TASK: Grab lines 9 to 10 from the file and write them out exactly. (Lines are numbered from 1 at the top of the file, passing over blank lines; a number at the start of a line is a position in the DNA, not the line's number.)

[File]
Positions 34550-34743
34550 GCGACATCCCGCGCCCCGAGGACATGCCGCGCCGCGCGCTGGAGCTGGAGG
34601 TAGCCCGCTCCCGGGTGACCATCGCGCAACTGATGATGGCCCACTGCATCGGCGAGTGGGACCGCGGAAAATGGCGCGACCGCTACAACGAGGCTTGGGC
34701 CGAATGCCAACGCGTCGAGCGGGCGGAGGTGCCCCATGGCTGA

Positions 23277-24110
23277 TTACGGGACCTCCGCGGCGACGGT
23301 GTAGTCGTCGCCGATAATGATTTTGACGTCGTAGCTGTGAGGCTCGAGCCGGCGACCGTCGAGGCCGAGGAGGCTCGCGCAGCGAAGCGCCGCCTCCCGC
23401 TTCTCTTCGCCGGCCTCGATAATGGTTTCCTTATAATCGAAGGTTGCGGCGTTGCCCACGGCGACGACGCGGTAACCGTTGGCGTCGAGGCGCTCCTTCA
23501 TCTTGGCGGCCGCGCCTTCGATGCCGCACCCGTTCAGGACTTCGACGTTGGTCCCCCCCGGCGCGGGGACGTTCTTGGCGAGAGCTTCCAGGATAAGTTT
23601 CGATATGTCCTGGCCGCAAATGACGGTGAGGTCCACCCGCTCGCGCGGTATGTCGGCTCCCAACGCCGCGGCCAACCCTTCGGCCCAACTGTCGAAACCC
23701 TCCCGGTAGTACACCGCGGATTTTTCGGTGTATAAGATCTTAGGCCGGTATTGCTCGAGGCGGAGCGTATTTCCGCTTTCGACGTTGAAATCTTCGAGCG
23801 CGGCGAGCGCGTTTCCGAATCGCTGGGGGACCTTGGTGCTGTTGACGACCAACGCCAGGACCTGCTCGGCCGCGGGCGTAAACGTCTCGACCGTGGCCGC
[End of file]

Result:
23501 TCTTGGCGGCCGCGCCTTCGATGCCGCACCCGTTCAGGACTTCGACGTTGGTCCCCCCCGGCGCGGGGACGTTCTTGGCGAGAGCTTCCAGGATAAGTTT
23601 CGATATGTCCTGGCCGCAAATGACGGTGAGGTCCACCCGCTCGCGCGGTATGTCGGCTCCCAACGCCGCGGCCAACCCTTCGGCCCAACTGTCGAAACCC